Workers in a variety of industries in which large refrigeration plants are used are in danger of being exposed to anhydrous ammonia. Severe occupational injuries can be caused by this dangerous chemical as inhalation of can be fatal, and serious burns can result if it touches the skin. The Occupational Safety and Health Administration released its findings after an investigation into the accidental release of 79 pounds of anhydrous ammonia endangered the lives of workers at an out-of-state poultry plant last September.
The nation’s largest poultry processor — with its head office in Colorado — had been investigated twice before, and the safety violations identified this time were reportedly the same as those for which citations were issued in 2013 and 2015 at the company’s plants in two other states. The repeat violations included the failure to ensure that accurate information is available on safety systems and that operating procedures are carried out safely. Furthermore, equipment testing and hazard evaluations were not done or recorded.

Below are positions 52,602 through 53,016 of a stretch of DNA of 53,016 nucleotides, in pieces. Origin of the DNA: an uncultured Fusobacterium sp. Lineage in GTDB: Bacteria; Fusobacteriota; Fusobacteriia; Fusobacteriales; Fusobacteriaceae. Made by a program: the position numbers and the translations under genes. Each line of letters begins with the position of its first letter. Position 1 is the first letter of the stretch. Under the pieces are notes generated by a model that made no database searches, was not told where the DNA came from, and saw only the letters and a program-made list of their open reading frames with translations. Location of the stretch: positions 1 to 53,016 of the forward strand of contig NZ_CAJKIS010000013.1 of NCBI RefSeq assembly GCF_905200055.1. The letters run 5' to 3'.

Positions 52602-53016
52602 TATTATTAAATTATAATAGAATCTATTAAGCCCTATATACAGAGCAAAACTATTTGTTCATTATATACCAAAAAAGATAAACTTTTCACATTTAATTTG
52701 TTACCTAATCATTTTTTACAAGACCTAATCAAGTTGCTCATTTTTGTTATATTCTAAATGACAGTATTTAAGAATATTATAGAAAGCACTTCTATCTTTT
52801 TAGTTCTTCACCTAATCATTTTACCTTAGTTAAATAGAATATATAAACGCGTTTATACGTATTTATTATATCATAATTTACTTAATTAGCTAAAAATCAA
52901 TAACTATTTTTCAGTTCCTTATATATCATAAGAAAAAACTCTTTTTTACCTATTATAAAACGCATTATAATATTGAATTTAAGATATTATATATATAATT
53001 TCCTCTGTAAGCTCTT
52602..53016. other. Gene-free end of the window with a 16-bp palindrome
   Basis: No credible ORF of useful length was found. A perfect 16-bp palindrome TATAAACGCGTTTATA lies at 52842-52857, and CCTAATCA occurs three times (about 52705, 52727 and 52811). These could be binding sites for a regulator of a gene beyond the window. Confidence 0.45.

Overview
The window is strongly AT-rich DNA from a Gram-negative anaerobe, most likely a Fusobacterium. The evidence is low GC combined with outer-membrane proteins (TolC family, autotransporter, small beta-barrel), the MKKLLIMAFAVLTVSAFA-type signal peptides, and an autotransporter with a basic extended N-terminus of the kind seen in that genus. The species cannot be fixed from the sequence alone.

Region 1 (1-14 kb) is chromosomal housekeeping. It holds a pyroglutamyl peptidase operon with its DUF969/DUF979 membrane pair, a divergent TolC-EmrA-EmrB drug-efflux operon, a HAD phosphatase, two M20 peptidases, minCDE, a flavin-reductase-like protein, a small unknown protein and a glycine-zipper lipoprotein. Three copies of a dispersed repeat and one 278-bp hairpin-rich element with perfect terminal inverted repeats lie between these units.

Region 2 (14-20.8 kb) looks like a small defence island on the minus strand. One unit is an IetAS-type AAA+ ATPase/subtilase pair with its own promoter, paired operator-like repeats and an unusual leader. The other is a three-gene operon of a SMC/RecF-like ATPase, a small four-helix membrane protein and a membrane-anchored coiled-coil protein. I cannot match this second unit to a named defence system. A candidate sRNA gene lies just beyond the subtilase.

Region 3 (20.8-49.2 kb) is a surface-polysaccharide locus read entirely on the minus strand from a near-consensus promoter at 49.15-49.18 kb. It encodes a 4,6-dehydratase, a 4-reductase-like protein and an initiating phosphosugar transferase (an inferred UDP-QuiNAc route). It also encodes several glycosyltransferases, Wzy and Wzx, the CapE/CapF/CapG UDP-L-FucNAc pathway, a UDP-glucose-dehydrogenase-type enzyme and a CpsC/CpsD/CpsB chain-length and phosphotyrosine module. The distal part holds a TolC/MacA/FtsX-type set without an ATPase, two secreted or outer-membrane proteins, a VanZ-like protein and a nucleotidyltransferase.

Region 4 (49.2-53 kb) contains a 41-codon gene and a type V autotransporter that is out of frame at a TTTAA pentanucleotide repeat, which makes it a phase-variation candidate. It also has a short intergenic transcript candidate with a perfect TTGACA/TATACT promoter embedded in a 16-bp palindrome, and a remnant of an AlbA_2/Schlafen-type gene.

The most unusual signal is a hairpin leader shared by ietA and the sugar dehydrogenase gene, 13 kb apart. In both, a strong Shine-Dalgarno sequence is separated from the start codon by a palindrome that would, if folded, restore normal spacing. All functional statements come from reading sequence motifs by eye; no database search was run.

Other industries in which workers are exposed to anhydrous ammonia include fish- and meat-processing plants, breweries and wineries, dairy plants, ice cream plants and facilities where juices and soft drinks are manufactured. Any facilities at which refrigeration plants run on 10,000 pounds or more of ammonia must comply with OSHA’s related safety management standard. OSHA said that this company’s noncompliance with safety regulations led to the release of the potentially lethal chemical.
Colorado workers who have suffered occupational injuries as the result of exposure to dangerous chemicals may suffer long-term consequences. Claims for benefits may be filed with the workers’ compensation insurance system. However, it may be harder to prove that an occupational disease is work-related, compared to visible injuries such as burns. For this reason, many injured workers choose to utilize the help of an experienced workers’ compensation attorney to pursue the maximum amount of compensation for them.
Source: safety.blr.com, “OSHA: Poultry plant cited in dangerous chemical release“, April 19, 2016